Hundreds of thousands of public sector workers have missed their first payday of the year as the partial shutdown of the US government bites deeper.
Many workers, such as prison guards and airport staff, have been working without any guarantee of pay since the shutdown began on 22 December.
President Donald Trump is refusing to approve a federal budget unless it includes funding for a border wall.
But Democrats say the $5.7bn (£4.5bn) needed is a waste of taxpayers’ money.
About a quarter of the federal government will go without funding until a budget is agreed, leaving 800,000 employees without pay.
What’s the latest?
On Friday, government workers missed their first payday of this shutdown. Some shared their blank payslips on social media.
Oscar Murillo, an aerospace engineer at Nasa, posted his $0 cheque on Twitter and said he had actually lost money because of mandatory deductions.
Another Twitter user, Cat Heifner, shared what she said was her brother’s payslip which showed that he had been paid one cent for his work as an air traffic controller.
Meanwhile, the classified advertising website Craigslist has been flooded with listings from federal workers trying to sell their possessions.
Items ranging from beds to old toys have been listed as “government shutdown specials”.
“Sells for $93.88 at Walmart. Asking $10,” one advert for a child’s rocking chair reads. “We need money to pay bills.”
A food bank in Washington, DC has also said an influx of federal workers has been coming in.
Radha Muthiah, the CEO of Capital Area Food Bank, said that dozens of volunteers are working to pack bags of food for affected workers.
Of the 800,000 federal employees affected, about 350,000 are furloughed – a kind of temporary lay-off – while the rest are continuing to work.
There are reports that thousands of workers have filed for unemployment amid the financial uncertainty, while others are calling in sick.
One major airport, Miami International, has said it will close an entire terminal this weekend because so many security staff are off sick.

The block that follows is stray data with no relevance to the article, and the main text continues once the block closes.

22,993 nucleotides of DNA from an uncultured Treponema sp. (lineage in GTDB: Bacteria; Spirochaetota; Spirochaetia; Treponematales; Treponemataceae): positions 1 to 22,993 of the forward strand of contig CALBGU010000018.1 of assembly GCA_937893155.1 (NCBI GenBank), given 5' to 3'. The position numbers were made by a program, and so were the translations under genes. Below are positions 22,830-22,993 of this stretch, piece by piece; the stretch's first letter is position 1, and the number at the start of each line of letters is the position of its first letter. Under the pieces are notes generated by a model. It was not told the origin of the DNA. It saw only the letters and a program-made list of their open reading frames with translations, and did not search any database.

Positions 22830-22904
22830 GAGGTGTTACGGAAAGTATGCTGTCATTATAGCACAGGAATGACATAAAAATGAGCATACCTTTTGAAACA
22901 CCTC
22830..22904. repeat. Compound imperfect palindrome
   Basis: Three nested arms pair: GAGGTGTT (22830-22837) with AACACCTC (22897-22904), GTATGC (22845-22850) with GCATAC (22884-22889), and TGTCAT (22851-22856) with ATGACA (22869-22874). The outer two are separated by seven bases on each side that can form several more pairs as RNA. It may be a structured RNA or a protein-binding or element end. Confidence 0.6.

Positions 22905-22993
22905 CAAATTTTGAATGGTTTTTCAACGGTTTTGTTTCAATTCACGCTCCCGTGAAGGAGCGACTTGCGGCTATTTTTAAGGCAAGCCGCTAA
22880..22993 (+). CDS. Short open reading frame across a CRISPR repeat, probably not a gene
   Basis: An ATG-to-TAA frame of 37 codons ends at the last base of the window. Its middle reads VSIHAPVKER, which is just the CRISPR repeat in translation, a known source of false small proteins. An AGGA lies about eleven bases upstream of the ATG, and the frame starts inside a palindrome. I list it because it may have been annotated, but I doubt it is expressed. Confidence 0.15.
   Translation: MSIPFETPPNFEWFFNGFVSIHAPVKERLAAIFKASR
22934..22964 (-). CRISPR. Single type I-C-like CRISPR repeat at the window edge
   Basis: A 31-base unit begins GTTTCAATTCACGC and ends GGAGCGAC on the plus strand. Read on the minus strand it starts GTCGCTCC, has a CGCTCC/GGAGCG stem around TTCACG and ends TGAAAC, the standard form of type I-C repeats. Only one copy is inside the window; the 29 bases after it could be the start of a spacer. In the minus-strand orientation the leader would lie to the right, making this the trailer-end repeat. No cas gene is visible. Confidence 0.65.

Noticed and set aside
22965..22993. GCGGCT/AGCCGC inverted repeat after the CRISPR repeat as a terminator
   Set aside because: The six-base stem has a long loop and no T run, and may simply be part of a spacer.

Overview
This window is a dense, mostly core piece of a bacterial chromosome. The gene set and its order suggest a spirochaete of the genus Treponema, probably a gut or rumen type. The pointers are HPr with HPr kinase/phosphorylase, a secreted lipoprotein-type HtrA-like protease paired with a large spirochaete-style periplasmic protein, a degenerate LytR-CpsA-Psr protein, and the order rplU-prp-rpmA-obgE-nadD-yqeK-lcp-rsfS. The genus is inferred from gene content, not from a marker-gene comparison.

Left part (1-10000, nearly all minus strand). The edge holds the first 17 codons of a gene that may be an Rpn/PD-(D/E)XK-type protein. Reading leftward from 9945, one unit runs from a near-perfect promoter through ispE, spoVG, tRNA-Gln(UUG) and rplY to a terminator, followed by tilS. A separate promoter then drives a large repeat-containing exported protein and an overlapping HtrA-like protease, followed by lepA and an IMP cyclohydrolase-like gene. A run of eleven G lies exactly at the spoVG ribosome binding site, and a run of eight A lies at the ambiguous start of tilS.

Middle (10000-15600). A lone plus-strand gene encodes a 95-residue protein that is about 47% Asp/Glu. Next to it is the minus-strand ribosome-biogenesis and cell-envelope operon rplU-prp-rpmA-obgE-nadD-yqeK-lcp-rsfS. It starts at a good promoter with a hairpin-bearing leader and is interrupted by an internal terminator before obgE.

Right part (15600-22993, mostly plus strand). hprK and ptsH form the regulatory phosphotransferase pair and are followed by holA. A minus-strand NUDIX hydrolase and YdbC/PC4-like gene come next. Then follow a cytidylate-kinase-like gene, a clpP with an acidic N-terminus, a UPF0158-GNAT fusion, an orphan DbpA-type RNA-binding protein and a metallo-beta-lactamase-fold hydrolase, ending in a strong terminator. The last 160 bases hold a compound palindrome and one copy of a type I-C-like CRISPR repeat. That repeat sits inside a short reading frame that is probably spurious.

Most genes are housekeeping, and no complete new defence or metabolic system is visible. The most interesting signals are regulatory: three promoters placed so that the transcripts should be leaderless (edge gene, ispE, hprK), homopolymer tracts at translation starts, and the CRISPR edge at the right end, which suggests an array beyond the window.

What will happen next?
President Trump is threatening to declare a national emergency, which would allow him to bypass Congress and build the wall.
He has the right to undertake a construction project of this scale in times of war and national emergency, usually by allocating funds from the department of defence.
But such a move would be hugely controversial, sparking allegations of the overuse of executive powers and it would almost certainly face huge legal challenges.
“I would actually say I would… because I’m allowed to do it,” he told Fox News on Thursday.
However, on Friday he said he would not declare an emergency for now, preferring Congress to act.
Some US media reports suggest the White House is considering diverting some of the $13.9bn allocated last year by Congress for disaster relief in such areas as Puerto Rico, Texas and California to pay for the wall.
NBC News reported on Thursday that Mr Trump had been briefed on such a plan but the White House denied it.
Analysts say the national emergency move would provide political cover to reopen government while allowing Mr Trump to argue he has done all he can to fulfil his campaign promise.
The BBC’s David Willis in Washington says that, with no further talks with the Democrats planned, this now seems the most likely option for the president.
Has Trump changed his pledge on funding the wall?
Speaking on a visit to a border patrol station on Thursday, Mr Trump said he never meant that Mexico would make a one-time payment for the wall.
“When I said Mexico would pay for the wall in front of thousands and thousands of people… obviously I never meant Mexico would write a cheque,” he said.
However, this is contradicted by an archived campaign memo from 2016, where Mr Trump outlined how he planned to “compel Mexico to make a one-time payment” of $5-10bn for the wall.
Mr Trump said on Thursday that, instead of a direct payment, Mexico would be “paying for the wall indirectly, many, many times over”, under a new trade deal between the US, Mexico and Canada.
Economists have disputed this and critics say that any savings incurred due to the deal would go directly to private businesses, rather than flow into US Treasury.